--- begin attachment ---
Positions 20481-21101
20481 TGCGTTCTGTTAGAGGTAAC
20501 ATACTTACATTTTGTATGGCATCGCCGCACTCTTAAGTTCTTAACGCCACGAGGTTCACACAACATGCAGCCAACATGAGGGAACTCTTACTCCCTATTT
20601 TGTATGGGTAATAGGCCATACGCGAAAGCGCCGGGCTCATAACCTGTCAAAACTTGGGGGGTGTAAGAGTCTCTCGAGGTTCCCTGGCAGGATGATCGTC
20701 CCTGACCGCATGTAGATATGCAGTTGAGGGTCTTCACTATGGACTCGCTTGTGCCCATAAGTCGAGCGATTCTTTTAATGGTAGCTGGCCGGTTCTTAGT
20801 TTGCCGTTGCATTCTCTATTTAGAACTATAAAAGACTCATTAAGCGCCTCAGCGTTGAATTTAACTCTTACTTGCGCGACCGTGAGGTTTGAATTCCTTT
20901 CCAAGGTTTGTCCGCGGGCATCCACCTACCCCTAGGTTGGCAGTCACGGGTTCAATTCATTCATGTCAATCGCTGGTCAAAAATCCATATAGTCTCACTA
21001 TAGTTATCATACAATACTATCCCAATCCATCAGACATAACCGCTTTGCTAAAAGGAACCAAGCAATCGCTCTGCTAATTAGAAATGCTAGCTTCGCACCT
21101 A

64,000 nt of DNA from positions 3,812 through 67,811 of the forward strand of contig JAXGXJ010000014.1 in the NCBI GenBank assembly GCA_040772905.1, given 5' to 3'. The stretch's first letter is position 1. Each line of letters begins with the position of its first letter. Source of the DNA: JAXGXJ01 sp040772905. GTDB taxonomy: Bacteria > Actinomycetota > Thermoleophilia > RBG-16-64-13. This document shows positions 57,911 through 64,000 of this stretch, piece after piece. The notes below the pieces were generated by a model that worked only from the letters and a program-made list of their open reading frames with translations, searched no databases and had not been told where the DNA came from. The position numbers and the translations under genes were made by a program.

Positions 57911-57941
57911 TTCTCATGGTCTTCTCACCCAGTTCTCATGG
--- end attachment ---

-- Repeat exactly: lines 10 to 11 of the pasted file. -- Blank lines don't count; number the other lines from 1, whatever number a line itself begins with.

64,000 nt of DNA from positions 3,812 through 67,811 of the forward strand of contig JAXGXJ010000014.1 in the NCBI GenBank assembly GCA_040772905.1, given 5' to 3'. The stretch's first letter is position 1. Each line of letters begins with the position of its first letter. Source of the DNA: JAXGXJ01 sp040772905. GTDB taxonomy: Bacteria > Actinomycetota > Thermoleophilia > RBG-16-64-13. This document shows positions 57,911 through 64,000 of this stretch, piece after piece. The notes below the pieces were generated by a model that worked only from the letters and a program-made list of their open reading frames with translations, searched no databases and had not been told where the DNA came from. The position numbers and the translations under genes were made by a program.

Positions 57911-57941